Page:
OFTC’s Susan McGill is Passionate About Student Learning

It’s clear that Susan McGill, a Biology instructor at Oconee Fall Line Technical College (OFTC), is passionate about student learning.

No stranger to educational instruction, McGill’s background is in education at the high school and collegiate level.

After starting at OFTC three years ago, McGill experienced a different feeling as she watched her students. “I immediately felt that OFTC students are taking classes here because they want to learn in order to improve their lives,” she said.

McGill continued to share more about her passion for student in the interview below.

Q: Why is teaching something you enjoy?

A: Because teaching constantly challenges me to look for innovative ways to present content and provide meaningful learning opportunities for the students.

Q: What makes you love teaching biology?

A: Every living thing on the planet is connected and helping students understand this relationship is important—then I am hopeful that I am having a positive impact on the planet.

Q: What do you love most about working with students?

A: The “aha” moment when you see understanding light up the eyes of the student.

Q: Some people have these ‘fears’ of performing well in science classes – like biology. What would you tell a student they need in order to be successful in one of your classes?

A: That learning is individualized, and once you figure out personally how to unlock that door, your possibilities are endless; my role as your instructor is to find that key to unlock the door.

Q: How can you help your students apply what they learn in class to their specific program of study?

A: Science is building a body of knowledge; while every student enters the courses with different levels of knowledge, my goal is to build upon their foundation by emphasizing fundamental science concepts such as pressure and force, or solubility and diffusion. Being able to apply these concepts correctly in the future will have a tremendous effect on student success in whatever specialty they choose.

Q: How do you take a subject like biology and make it interesting and enjoyable, even for students who think ‘science’ isn’t their thing?

A: By explaining how the content or activity is related to current events, life in general, etc.; providing plenty of hands-on learning opportunities and incorporating humor and laughter whenever possible.

Q: What is your advice to those who might be struggling with the idea of either starting college for the first time or changing careers?

A: Life is too short to be in a career where you are miserable, and no one is too old to learn new things. If you always thought about doing something different, investigate and weigh your options. Don’t be afraid to make a change—you can always go back to your previous career.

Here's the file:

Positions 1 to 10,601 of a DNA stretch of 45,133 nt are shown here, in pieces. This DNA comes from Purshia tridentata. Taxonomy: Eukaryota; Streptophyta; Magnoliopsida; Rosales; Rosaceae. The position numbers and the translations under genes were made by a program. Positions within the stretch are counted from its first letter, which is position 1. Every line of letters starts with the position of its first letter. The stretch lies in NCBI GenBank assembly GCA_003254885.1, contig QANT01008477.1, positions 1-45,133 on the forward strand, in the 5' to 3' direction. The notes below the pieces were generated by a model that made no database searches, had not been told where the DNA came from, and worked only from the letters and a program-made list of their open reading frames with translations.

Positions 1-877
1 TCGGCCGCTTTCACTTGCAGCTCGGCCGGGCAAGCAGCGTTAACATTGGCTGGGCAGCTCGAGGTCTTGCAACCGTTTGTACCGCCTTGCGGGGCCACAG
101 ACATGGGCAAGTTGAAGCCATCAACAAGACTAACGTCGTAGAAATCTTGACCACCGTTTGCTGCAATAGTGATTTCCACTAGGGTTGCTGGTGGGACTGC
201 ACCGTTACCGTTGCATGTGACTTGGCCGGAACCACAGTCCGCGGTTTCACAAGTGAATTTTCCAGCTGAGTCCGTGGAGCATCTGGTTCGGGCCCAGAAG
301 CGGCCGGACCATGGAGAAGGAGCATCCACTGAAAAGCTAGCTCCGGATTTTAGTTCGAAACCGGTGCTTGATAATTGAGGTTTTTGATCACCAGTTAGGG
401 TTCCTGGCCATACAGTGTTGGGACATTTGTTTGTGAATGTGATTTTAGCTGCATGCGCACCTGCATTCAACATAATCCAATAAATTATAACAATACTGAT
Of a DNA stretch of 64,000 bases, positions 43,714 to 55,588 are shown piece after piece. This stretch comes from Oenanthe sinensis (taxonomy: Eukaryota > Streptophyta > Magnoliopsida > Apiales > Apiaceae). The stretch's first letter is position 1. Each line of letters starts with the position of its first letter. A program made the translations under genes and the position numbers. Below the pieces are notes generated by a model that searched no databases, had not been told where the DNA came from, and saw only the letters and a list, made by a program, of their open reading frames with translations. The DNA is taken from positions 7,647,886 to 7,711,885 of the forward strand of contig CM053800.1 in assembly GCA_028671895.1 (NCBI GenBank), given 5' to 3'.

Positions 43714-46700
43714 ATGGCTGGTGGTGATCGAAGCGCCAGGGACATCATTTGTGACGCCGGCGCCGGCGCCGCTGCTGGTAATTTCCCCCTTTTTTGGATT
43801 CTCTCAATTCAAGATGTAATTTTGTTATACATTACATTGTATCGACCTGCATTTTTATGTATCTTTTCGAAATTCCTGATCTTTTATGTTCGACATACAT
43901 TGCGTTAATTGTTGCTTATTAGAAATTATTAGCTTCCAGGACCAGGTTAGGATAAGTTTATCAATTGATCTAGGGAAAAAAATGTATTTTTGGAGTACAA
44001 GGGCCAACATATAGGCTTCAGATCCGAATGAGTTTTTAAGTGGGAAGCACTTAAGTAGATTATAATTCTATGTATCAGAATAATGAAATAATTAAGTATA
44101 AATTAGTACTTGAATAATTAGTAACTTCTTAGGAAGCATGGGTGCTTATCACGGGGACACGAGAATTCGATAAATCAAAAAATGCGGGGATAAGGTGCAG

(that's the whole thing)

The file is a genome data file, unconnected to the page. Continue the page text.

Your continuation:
Q: What do you love most about OFTC?

A: Long story short, I fell in love with the campus years ago when my children took driver’s education courses here. I never thought I would have an opportunity to be an instructor at this institution, and I immediately felt at home.

Q: Why do you think OFTC is a valid option for someone considering college? Why is it a good choice?

A: The variety of programs is exceptional, and I have never taught in any other place where everyone works so hard to provide opportunities for student success.

Q: Do you have any experiences as an OFTC instructor that have made a lasting impression on your life?

A: I think last spring’s microbiology class which experienced a pandemic unfolding in a matter of weeks—what an incredible teaching opportunity to bring current events and relevance into the classroom. As part of their final research presentations, several students discussed the impacts of COVID-19 on different regions, and another student discussed his experiences as a nurse in a COVID-19 unit—totally unforgettable!

Q: What do you hope your students gain from your classes?

A: Basic understanding that function and structure in living things are related, and if the student truly understands how these work together in organisms, there is no need to memorize tons of information.

Q: Anything you’d like to add?

A: Often I feel like I learn more from my students than they learn from me since my background is academic and their experience is clinical; the sharing of information from both viewpoints really brings relevance into the classroom.


Originally from Ft. Lauderdale, Fla., McGill currently resides in Milledgeville, Ga. She has four grown children: her oldest daughter is a chemistry professor at Mercer University; her middle daughter is a lead research technician at a pharmaceutical company; her son is a developmental chemist; and her youngest daughter is in admissions at Gordon State College.

OFTC’s Fall Semester C-Term begins October 15. There is no application fee or entrance exam requirements for students enrolling this fall. For more info on how to get started or to learn more about OFTC’s 140+ programs of study, visit the College’s website, OFTC.edu.

Susan McGill, a biology instructor at OFTC, is passionate about helping her students learn.

Susan McGill, a biology instructor at OFTC, is passionate about helping her students learn.